When the Phillies opened Veteran’s Stadium in 1971, Chris Short was not just a regular member of the starting rotation, he was their Opening Day starter at Pittsburgh. He would pitch at The Vet for the first time a week later, on April 13th, 1971, losing to those same Pittsburgh Pirates.

Short would finish 7-14 in 1971 with a 3.85 ERA. He pitched 173 innings across 26 starts. But at the end, he was being eased out. After getting ripped in what was his final start at Pittsburgh on August 30th, Short was relegated to the bullpen, and from there he made just 4 appearances in September.

Short wrapped his 14-season Phillies career in 1972
1972 Topps, Short’s last Phillies card

 

1972 would prove to be Chris Short’s swan song in a Phillies uniform. He was used exclusively as a lefty reliever out of the bullpen, and in fact seemed to be settling into the role. Struggling at first, he was excellent over his final dozen appearances. Short registered a 1.72 ERA in those 12 games, striking out 14 and allowing just 11 hits in 15.2 innings. But it was a game on June 27th that sealed his final fate in Philly.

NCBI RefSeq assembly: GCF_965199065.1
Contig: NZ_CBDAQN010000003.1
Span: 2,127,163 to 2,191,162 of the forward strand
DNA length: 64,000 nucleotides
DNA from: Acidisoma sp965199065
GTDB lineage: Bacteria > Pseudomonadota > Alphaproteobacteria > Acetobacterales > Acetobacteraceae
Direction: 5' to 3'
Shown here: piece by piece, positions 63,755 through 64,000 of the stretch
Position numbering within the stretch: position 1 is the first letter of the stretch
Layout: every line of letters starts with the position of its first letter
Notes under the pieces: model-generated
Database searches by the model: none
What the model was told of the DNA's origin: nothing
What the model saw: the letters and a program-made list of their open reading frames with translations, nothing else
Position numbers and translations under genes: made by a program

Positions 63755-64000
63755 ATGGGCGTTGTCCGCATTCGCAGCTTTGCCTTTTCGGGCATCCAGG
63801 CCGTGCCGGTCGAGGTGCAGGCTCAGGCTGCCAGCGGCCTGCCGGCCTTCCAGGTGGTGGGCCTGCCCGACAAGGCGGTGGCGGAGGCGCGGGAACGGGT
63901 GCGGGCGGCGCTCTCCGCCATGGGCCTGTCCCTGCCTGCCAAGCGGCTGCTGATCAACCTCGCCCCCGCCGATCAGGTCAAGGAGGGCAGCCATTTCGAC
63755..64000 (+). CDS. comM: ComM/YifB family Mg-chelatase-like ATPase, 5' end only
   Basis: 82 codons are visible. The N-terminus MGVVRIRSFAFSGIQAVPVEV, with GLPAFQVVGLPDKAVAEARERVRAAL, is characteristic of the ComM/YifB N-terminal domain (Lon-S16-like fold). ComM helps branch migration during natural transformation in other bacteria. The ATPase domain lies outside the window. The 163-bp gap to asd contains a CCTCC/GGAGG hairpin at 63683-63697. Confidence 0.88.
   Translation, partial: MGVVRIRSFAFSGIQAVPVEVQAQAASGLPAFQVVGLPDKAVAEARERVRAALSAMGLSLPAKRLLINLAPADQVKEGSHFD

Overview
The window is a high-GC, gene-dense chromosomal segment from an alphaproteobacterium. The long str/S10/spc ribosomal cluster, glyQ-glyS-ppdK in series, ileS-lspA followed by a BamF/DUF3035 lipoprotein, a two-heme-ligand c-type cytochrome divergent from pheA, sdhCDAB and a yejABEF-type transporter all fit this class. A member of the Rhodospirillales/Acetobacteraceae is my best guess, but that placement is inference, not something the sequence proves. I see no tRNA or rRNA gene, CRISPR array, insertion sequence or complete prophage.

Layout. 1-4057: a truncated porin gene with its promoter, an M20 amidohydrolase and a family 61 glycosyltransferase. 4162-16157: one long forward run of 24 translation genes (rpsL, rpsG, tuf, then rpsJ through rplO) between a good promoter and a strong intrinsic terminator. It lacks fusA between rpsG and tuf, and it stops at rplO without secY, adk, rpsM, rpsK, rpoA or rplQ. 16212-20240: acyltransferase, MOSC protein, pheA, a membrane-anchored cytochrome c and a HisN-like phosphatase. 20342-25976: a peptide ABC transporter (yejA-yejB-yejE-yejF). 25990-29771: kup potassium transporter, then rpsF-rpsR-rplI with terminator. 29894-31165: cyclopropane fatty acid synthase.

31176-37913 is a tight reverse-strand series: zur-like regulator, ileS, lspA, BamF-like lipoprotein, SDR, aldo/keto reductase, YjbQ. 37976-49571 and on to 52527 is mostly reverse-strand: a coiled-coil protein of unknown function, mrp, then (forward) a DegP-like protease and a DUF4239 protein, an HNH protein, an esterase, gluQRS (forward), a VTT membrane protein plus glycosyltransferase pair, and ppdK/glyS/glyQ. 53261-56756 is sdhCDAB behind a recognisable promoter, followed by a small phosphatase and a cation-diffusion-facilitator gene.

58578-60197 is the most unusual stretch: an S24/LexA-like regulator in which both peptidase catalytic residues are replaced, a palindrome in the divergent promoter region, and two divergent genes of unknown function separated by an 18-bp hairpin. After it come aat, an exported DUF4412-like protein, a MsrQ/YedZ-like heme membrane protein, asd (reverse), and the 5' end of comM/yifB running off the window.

June 27th, 1972. First game of a doubleheader between the Phils and the Chicago Cubs at Wrigley Field. The Cubbies started former Phillie and future Hall of Famer Ferguson Jenkins. The Cubs had a 2-0 lead into the bottom of the 6th, and Phils starter Jim Nash was in trouble thanks to some awful defense.

With runners at 1st and 3rd and nobody out, manager Bob Skinner called on Short to put the fire out. Instead, Short’s two walks (one intentional) and a wild pitch helped it blaze into a 3-run inferno. It would be the final appearance by Short in a Phillies uniform after 14 seasons stretching back to the 1950’s.

Chris Short was released by the Phillies in October of 1972. He signed a month later as a free agent with the Milwaukee Brewers. In 1973, Short appeared in the final 42 games of his career with the Brewers, including 7 starts. His last win as a starter came on June 1st at Milwaukee County Stadium, a 5-3 Brewers victory in which Short went 6 innings, scattering 6 hits and 2 walks while striking out 4 to beat the Chicago White Sox.